concerns raised when it was first announced in 2014, Dakota Access has moved forward
with its plans for an 1,100 mile pipeline that would transport 570,000
barrels of crude oil a day, from the Bakken Oil Fields across North and
South Dakota, Iowa, and Illinois, before connecting with the existing
Energy Transfer Oil Pipeline.
Crude oil produced in the Bakken region has come under increasing scrutiny
in the last few years, as the number of collisions, derailments, and explosions
involving trains carrying the highly flammable light crude oil has skyrocketed.
Though some analysts have speculated that these accidents are the result of
a giant surge in oil production – a 5,000% increase from 2008 to 2014 – and its transportation
by way of arail infrastructure woefully ill-equipped to handle the increased volume, others have pointed to the volatile nature
of the oil itself.
After a train carrying more than 2 million gallons of Bakken crude derailed
in July 2013, nearly destroying Lac-Magentic, Quebec, and claiming the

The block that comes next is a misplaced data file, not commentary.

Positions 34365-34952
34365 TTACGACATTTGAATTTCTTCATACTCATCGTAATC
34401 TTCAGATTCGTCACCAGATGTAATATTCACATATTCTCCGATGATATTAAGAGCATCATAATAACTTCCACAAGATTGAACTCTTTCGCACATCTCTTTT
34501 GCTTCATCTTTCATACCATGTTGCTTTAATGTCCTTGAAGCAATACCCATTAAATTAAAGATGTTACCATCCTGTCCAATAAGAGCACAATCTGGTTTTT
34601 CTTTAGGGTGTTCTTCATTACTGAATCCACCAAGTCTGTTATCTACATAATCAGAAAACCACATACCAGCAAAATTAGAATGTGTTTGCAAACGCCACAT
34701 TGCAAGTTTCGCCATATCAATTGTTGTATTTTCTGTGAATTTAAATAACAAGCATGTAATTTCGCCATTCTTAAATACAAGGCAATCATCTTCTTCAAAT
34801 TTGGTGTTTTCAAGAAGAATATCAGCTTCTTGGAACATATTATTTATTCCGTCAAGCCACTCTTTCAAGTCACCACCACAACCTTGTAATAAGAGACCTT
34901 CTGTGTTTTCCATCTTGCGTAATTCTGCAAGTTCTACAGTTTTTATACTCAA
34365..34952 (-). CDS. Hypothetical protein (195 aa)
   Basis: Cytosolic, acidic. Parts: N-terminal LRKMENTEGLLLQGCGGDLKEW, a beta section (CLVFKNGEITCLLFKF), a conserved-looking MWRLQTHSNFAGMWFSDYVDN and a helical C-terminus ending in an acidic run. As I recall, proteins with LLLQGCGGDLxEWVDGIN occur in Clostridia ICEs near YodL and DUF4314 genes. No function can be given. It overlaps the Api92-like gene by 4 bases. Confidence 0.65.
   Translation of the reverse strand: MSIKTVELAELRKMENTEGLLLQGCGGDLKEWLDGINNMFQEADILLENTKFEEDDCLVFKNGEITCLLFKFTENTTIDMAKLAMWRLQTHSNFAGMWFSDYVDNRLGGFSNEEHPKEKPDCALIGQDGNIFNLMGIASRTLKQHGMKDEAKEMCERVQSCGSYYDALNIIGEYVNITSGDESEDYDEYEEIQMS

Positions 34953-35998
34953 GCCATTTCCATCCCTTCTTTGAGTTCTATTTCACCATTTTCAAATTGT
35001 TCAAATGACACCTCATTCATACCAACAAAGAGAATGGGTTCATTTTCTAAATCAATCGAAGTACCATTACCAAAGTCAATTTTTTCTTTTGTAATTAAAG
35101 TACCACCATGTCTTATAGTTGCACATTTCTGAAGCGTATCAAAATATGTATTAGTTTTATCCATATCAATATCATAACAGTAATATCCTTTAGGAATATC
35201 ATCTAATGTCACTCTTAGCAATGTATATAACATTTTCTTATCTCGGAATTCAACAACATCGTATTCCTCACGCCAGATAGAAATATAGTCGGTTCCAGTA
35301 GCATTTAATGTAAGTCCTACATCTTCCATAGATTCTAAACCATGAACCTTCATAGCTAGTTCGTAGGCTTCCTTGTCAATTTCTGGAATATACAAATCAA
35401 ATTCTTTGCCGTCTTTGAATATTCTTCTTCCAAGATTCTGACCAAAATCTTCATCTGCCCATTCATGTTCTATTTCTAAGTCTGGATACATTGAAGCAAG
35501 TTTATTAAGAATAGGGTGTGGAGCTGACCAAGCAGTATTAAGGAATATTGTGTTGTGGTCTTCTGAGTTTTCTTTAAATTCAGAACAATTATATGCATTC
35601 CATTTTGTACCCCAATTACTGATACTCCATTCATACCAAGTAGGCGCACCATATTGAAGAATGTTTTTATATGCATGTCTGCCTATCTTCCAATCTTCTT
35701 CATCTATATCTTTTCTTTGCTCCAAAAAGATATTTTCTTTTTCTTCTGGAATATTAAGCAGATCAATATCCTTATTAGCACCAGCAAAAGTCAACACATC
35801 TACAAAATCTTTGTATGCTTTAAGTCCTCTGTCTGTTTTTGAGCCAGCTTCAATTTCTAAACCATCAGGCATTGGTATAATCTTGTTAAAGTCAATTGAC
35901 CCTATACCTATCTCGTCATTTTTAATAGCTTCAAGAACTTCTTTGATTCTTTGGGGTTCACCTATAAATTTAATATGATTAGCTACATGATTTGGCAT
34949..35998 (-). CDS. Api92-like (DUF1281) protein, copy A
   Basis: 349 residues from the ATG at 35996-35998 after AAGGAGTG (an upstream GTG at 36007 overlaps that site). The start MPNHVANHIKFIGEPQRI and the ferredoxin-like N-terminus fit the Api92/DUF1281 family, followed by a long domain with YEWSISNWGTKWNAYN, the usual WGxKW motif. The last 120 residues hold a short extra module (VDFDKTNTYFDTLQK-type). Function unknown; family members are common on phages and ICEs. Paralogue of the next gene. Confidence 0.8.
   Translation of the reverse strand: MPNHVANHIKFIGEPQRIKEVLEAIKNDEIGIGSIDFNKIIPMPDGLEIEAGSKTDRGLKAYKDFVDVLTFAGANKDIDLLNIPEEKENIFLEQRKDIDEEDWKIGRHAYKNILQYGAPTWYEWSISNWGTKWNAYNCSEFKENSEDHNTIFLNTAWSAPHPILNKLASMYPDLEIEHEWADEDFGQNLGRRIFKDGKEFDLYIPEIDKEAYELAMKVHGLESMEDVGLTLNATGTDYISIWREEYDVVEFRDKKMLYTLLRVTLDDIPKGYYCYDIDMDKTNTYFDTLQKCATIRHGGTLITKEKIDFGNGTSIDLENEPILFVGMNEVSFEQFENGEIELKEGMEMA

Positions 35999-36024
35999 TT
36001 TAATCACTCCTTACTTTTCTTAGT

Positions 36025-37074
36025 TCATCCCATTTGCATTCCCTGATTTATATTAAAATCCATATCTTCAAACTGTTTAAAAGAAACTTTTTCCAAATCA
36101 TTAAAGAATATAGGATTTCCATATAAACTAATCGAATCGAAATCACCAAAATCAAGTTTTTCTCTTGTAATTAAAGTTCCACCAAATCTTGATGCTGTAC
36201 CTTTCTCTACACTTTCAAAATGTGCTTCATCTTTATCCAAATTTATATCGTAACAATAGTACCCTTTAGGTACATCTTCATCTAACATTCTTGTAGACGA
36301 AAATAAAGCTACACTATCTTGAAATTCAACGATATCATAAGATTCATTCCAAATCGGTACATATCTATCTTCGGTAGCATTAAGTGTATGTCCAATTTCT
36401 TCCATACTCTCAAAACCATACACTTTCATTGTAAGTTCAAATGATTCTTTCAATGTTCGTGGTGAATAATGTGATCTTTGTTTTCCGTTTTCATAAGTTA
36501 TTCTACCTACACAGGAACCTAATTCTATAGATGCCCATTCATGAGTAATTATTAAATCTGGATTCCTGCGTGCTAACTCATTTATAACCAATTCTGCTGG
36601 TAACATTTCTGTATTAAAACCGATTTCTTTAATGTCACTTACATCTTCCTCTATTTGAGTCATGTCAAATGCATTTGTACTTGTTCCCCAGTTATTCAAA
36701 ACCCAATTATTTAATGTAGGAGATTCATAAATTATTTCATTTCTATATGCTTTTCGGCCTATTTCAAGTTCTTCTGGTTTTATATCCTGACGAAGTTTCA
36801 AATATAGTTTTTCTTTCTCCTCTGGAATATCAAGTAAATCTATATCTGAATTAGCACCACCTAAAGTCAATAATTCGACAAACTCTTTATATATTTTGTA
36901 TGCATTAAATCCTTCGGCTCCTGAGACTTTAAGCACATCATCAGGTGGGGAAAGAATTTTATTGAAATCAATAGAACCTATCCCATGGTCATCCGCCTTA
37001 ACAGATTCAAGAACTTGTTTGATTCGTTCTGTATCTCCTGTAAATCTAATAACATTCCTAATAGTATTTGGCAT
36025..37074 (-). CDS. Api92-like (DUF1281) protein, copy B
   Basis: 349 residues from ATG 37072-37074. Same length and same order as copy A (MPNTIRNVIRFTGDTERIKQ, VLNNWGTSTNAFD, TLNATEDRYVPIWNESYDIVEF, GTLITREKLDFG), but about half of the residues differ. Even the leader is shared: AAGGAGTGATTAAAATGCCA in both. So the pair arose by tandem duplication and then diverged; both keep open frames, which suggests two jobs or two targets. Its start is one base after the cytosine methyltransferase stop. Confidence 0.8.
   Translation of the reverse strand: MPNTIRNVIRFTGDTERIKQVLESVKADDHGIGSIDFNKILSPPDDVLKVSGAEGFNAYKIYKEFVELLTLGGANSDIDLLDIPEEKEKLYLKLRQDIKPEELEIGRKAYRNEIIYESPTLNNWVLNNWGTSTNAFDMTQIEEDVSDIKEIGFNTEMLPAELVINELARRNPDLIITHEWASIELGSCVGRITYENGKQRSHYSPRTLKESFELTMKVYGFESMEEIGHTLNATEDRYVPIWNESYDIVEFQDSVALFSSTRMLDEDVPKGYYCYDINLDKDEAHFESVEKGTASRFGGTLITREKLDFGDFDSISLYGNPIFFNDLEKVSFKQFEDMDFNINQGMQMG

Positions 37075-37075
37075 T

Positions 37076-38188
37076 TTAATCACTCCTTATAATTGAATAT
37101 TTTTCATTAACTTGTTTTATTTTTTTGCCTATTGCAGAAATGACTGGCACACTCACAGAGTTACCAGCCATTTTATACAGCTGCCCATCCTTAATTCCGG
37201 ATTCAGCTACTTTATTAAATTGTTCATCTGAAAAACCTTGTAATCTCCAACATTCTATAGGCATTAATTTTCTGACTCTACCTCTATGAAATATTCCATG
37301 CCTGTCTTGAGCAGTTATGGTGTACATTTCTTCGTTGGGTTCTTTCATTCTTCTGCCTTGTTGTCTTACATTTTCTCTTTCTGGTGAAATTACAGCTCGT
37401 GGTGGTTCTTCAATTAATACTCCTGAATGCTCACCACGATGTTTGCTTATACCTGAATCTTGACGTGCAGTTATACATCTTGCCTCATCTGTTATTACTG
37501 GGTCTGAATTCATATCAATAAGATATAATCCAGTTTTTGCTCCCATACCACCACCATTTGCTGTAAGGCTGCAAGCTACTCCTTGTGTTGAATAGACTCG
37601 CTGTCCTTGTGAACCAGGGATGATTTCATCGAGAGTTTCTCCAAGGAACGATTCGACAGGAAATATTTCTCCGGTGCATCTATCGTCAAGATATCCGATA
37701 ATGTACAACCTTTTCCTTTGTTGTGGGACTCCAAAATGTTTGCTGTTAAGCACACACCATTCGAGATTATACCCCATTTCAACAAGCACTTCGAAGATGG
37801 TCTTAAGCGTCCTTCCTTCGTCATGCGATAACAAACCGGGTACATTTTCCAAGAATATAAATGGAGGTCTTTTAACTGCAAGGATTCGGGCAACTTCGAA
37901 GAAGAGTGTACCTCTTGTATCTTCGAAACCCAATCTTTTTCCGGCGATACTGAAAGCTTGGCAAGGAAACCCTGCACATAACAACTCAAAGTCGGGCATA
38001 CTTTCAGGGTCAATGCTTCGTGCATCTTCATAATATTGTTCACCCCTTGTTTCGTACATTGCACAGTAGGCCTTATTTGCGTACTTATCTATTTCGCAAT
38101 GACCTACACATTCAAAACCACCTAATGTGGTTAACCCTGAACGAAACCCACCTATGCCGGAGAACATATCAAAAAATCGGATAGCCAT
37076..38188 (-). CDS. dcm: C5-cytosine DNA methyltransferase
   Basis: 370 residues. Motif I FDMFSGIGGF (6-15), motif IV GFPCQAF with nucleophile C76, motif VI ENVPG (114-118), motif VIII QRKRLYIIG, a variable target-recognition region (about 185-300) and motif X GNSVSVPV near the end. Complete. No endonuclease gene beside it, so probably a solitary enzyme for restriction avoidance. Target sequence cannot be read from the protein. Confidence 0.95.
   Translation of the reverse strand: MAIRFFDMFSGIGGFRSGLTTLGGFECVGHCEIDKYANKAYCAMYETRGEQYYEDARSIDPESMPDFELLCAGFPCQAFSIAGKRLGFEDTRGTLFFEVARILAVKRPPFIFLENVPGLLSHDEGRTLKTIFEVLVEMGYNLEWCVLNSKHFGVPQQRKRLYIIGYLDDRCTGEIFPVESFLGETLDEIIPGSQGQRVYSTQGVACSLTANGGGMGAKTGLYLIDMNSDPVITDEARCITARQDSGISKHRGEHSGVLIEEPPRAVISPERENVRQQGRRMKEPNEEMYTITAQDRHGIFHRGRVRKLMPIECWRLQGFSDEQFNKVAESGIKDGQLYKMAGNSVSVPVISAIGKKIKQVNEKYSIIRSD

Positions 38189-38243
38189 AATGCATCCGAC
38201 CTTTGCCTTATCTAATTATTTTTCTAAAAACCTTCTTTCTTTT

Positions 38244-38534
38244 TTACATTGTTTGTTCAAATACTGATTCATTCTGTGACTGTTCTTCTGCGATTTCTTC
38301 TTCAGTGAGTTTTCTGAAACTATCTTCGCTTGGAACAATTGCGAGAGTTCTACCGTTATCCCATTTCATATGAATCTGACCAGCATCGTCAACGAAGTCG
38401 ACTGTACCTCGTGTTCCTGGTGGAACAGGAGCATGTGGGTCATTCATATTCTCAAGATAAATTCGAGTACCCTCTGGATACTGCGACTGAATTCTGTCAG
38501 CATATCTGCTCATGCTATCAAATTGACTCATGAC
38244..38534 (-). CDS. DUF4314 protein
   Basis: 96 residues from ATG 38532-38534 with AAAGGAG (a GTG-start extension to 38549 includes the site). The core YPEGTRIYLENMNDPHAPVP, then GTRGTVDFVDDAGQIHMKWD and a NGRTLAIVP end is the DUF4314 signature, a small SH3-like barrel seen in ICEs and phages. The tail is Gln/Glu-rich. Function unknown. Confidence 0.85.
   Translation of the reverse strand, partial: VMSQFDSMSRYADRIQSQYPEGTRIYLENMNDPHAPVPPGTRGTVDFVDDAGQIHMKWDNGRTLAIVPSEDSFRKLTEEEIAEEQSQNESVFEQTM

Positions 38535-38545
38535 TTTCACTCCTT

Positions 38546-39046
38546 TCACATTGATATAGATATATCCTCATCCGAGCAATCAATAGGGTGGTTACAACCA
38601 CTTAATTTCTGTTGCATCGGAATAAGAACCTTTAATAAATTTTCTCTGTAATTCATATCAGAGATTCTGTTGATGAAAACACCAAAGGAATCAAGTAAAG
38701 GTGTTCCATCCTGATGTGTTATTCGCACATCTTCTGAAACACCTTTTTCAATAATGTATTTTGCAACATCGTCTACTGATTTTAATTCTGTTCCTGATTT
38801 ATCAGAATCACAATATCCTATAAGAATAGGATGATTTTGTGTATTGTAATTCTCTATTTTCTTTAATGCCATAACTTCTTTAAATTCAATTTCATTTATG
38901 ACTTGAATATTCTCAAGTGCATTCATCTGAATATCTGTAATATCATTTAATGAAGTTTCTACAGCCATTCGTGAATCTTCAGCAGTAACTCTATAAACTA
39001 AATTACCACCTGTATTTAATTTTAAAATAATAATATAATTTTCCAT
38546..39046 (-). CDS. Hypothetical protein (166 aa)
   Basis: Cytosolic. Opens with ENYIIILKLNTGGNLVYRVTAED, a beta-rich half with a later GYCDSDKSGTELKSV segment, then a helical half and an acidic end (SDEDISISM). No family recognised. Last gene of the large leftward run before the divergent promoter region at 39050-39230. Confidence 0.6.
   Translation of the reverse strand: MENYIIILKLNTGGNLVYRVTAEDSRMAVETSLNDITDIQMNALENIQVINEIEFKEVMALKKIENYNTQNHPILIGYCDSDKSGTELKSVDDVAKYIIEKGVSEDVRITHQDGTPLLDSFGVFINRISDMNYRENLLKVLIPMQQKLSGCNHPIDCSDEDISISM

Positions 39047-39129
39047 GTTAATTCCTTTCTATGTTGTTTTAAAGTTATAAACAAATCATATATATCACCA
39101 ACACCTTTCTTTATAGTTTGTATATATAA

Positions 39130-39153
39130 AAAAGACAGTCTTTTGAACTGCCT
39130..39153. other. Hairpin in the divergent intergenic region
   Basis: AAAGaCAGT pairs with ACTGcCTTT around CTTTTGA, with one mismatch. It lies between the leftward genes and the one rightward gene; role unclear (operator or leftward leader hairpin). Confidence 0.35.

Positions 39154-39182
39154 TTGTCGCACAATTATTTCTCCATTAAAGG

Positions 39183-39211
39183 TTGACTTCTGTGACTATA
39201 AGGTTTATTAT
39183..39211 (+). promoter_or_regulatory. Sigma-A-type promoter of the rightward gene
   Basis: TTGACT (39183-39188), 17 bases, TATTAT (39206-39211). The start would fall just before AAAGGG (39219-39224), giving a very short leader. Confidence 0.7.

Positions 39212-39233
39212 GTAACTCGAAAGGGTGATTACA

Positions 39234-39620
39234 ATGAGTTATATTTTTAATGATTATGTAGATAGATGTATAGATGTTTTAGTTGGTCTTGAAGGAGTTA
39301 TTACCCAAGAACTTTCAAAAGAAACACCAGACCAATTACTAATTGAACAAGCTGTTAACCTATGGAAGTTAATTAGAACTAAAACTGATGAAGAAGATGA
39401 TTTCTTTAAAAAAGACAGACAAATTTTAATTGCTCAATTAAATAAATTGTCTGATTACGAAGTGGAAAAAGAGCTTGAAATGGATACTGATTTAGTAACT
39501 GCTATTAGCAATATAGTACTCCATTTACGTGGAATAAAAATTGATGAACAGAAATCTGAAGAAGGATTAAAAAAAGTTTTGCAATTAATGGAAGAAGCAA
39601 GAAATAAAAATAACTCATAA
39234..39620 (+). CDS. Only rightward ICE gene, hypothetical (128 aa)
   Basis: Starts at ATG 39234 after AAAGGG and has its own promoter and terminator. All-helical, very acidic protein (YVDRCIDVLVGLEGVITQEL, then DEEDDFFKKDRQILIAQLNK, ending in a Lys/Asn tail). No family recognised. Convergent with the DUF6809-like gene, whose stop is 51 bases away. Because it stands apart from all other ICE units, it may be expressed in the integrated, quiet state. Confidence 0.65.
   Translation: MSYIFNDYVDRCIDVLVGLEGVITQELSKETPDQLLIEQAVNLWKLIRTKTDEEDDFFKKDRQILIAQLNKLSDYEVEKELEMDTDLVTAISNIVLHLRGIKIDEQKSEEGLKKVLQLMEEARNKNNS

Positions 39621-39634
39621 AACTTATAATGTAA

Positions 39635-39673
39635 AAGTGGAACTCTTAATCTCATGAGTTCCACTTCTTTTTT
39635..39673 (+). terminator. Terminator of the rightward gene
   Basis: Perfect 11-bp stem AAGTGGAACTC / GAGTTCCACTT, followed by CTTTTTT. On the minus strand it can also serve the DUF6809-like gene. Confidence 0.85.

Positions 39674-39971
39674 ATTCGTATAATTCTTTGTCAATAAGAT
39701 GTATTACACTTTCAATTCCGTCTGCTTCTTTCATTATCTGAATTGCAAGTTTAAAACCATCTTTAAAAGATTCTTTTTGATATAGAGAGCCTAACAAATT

lives of 47 of its residents, the U.S. Department of Transportation (USDOT) began an
investigation into the Bakken Shale Formation. The conclusion was an alarming confirmation
of the potential dangers of Bakken crude, including:
a higher gas content, higher vapor pressure, lower flash point and boiling
point and thus a higher degree of volatility than most other crudes in
the U.S., which correlates to increased ignitability and flammability (USDOT).
Dakota Access has optimistically said that one of the many benefits of
the Bakken pipeline project is the creation of an estimated 8,000 construction
jobs. The growing concerns over the dangerous realities of transporting
Bakken crude have overshadowed would-be enthusiasm for potential employment
opportunities, though, and left many wondering if a pipeline will simply
relocate these disasters, off the tracks and under ground.
If you’re concerned about the safety of working on the Bakken pipeline,
or in any oil field in the Bakken region,